Unfortunately, it can take some work.

When I'm feeling particularly lazy, these are usually the top three places I go to get solid information on supplement or nutrition-related topics (but bear in mind, I don't draw final conclusions from them):

  1. Examine
  2. Alan Aragon's Research Review
  3. Precision Nutrition

However, let's say you're looking to review a specific product, like Leptiburn. Your first stop would be to learn about leptin itself and its role in weight control. Then you would want to try and find studies on the effect of leptin supplementation on humans. (You'd probably then find that the quantity of leptin often isn't the problem for very overweight people, it's leptin sensitivity - then you'd have to look up if the ingredients in Leptiburn improve sensitivity.)

These steps take time, make no mistake...and there really is no shortcut for this kind of thing.

Moral

My advice, as always, is that if you do not have the time or inclination to research a subject, reserve judgement. You can have an opinion based on what you do know, but be open to the idea that you may be wrong. I recommend debating people in a respectful manner based on what you do know, and with an open mind. They may know something you don't, and you can change your opinion from there.

And definitely don't trust mass review sites that have no negative criticisms of any products.

(taken from wikipedia)

"A lie, Mr. Mulder, is most convincingly hidden between two truths."

-Deep Throat, The X-files

It's Sunday morning and you're awoken by sunlight streaming through your shades.  Groggily, you reach over for your phone to check the time.

...

Revision: it's Sunday afternoon.  You had a pretty hard night - even if you didn't remember exactly how much you drank, your inability to stand up without stumbling would have reminded you.  That's what happens when it's nickel shot night at O'Halligan's.

Your head is killing you and walking is proving quite difficult.  Do you:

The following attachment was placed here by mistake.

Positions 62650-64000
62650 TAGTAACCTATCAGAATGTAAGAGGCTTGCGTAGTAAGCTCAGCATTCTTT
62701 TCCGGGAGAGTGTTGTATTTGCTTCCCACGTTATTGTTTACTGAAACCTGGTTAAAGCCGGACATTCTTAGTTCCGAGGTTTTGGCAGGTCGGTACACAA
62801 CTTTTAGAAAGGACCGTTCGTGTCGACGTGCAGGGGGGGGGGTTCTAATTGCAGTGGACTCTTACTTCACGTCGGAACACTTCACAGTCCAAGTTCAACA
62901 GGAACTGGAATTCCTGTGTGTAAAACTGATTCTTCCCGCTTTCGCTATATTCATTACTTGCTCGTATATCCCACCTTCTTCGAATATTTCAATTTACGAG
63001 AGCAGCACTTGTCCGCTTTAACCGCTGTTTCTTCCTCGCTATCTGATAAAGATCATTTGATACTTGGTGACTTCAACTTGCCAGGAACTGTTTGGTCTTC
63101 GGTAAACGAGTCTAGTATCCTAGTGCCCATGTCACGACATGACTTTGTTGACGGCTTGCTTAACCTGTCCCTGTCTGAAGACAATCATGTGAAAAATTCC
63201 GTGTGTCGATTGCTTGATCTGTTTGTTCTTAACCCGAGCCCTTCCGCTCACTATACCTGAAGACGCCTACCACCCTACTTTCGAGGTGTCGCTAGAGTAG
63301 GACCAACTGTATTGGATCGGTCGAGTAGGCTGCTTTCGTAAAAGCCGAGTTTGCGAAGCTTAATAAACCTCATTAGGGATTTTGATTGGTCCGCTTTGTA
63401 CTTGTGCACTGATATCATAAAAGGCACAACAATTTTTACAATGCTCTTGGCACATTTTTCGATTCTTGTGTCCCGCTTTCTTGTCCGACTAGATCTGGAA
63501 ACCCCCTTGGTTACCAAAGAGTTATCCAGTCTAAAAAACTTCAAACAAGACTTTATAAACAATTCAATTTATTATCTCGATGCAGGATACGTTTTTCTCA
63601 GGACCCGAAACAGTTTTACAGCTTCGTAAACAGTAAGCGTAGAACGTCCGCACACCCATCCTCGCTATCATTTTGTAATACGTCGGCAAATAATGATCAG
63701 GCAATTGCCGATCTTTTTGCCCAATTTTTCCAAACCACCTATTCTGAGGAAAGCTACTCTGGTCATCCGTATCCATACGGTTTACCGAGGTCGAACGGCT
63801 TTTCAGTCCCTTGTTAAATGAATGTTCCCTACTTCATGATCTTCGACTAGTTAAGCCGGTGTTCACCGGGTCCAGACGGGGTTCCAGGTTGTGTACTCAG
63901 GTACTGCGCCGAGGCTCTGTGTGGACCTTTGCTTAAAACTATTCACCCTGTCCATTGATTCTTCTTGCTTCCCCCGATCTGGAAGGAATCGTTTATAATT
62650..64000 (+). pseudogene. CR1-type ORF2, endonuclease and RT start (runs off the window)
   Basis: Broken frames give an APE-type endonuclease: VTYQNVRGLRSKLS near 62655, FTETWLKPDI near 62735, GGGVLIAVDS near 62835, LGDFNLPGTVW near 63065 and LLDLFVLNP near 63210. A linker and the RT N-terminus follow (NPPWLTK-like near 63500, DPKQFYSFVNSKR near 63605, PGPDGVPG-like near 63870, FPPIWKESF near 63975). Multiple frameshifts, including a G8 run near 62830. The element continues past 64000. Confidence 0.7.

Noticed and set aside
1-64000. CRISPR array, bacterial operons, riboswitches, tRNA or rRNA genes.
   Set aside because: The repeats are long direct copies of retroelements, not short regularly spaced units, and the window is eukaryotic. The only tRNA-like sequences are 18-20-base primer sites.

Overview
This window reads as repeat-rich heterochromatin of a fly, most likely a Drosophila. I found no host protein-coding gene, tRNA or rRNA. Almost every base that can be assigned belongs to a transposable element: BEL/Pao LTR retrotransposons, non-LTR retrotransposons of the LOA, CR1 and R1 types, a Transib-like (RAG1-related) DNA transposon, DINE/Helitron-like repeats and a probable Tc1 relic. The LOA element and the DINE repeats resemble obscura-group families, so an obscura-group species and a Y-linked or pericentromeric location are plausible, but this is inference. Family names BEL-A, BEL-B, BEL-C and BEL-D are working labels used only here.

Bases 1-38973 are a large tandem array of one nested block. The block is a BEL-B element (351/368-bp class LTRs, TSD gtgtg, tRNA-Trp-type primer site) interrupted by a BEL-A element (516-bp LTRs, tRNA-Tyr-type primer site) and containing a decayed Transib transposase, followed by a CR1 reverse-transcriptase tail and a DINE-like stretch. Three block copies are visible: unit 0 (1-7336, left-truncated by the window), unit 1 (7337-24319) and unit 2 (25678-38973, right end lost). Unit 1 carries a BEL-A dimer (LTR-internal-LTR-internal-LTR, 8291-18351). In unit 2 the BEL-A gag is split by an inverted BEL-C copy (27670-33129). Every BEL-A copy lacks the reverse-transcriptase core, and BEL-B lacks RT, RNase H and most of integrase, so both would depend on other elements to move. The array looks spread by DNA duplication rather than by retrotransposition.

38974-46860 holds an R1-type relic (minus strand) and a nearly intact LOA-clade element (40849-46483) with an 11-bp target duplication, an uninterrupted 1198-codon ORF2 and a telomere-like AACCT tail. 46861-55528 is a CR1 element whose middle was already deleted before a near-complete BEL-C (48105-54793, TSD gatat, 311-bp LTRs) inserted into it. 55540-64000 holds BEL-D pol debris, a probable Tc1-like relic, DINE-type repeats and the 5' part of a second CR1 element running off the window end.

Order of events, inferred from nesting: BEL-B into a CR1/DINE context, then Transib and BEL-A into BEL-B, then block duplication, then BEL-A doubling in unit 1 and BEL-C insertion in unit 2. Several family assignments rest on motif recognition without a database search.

• A) Find the nearest Waffle House, stat
  • B) Take some advil and settle in to watch The Princess Bride for the millionth time
  • C) Salt the shit out of two scrambled eggs and wash it down with a Diet Coke (that was my tactic, anyway)
  • D) Grab some Vitamin Water then go about your day bright-eyed and bushy-tailed

Haha, Amish people!  That's so random and edgy Vitamin Water, you totally get me.

Well, this commercial would lead you to believe that 'D' is the best option.  Here are the claims made in this commercial.  The first two are stated explicitly, while the last is implicit - meaning they never actually say this, but it is glaringly obvious from the commercial.

  1. Vitamin Water Revive has B vitamins and potassium
  2. Vitamin Water Revive will re-hydrate you
  3. Vitamin Water Revive will relieve hangovers

Let's look at these claims more in-depth:

Vitamin Water Revive has B Vitamins and Potassium

VitaminWaterConfused

By 120 I mean 125.  If you know the reason behind the differences here, let me know!

This is true.  It DOES have these things.  However, in trying to find exactly how much, I came across some confusion in the actual nutrition label on Vitamin Water and what their website says.  It's possible this nutrition label information is out of date.

However, you shouldn't stop questioning there.  The next question you need to ask is:

Why does it matter that this product has B vitamins and potassium?

In the context of normal day-to-day life, it doesn't matter.  If you're not vegetarian, you're likely not deficient in any B vitamins.  If you're not competing or training in endurance sports or suffering from diarrhea, you're likely not deficient in potassium.  These are rare conditions.